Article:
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  • Clint J. Latham Jr.
  • 24-03-17

You don't need to use bad theology

Would you recommend this audiobook to a friend? If so, why?

Yes, as someone who has been studying and practicing the dharma and zazen for over 10 years, this is a great way to get some insights into Shobogenzo. I've really enjoyed Brad's other books as well.

What other book might you compare Don't Be a Jerk to and why?

This is hard because there are not a lot of books that try to give you an understanding of a specific theological work. If you like Brad Warner I would recommend Dharma Punks by Noah Levine.

Did you have an extreme reaction to this book? Did it make you laugh or cry?

Yes, Brad uses some really bad christian theology to try to prove a point. What I mean by that is; he uses theological ideas that are not grounded in the actual Judeo-Christian theology. But rather generic post christian reformation points you would get from an Atheist Facebook group, rather than true 1st century Judeo-Christian theology. This is the reason I'm giving this book 4 stars out of 5. I'm sure if Brad were to read a book by a Christian theologian and they were to make some of the same type of statements about Buddhist Theology to prove their point he'd feel the same way. If you're going to make comparisons make sure you fully understand both sides before you use them.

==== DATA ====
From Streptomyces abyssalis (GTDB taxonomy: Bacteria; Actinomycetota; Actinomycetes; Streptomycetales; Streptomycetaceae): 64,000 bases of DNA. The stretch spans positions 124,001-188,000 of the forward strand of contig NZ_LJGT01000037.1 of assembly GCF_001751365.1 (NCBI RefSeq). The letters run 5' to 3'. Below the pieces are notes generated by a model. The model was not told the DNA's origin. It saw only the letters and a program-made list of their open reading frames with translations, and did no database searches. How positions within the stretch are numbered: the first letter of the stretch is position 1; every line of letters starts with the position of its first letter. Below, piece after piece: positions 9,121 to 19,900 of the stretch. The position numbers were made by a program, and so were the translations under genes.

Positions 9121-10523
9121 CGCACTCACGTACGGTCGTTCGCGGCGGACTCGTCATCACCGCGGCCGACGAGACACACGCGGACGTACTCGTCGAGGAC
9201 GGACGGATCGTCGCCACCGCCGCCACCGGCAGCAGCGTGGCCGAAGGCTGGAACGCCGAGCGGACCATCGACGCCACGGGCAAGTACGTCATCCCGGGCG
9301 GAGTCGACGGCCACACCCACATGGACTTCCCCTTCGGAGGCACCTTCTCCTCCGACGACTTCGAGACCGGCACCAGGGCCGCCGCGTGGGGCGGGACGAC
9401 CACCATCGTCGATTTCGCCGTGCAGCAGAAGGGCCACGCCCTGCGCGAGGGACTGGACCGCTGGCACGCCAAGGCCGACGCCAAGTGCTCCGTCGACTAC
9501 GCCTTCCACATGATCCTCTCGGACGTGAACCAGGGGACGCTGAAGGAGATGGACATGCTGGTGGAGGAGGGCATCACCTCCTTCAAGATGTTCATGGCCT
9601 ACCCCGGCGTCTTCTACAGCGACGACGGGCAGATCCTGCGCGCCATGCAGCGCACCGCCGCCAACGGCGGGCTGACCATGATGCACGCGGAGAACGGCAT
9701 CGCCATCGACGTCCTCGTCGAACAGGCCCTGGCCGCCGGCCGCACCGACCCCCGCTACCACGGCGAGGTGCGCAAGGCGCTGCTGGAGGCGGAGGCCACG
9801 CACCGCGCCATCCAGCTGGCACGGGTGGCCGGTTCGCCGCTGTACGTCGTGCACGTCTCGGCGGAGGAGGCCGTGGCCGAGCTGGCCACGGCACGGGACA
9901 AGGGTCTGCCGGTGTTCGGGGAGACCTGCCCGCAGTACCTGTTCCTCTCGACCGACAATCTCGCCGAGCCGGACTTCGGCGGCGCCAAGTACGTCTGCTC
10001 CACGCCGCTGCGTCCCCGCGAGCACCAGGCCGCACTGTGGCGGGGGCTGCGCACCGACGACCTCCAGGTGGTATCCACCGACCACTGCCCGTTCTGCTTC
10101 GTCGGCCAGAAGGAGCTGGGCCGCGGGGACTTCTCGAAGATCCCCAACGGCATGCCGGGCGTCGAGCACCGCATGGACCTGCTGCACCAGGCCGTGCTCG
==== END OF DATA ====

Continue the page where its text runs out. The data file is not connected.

15 of 15 people found this review helpful

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  • RZ
  • 19-05-17

Brad Warner at his best

Great synopsis and "translation" of Dogens book Shobogenzo. Easy to understand in modern terms. highly recommend it to any practitioner of zen!

3 of 3 people found this review helpful

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  • Campbell
  • 29-09-17

Brad at his best

Brad explains the complex in a fun and engaging way. This is a great place to start getting into to Dogen.

1 of 1 people found this review helpful

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  • Tom
  • 22-01-19

OMG Stop hitting the mike!!!

It was so distracting. Brad is continually hitting the mike. Drove me nuts.

The book was interesting because he puts these old zen texts into current vernacular. I nonetheless found myself vacillating between this is profound and useful and this is mental masturbation and completely pointless.

But it’s hard to argue with the principal tenet of don’t be a jerk.

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  • Lucas Iverson
  • 19-11-18

Makes Zen approachable!

Making it something a tad less mystical, this book presents a complex, yet simple concept in a way that anyone can enjoy.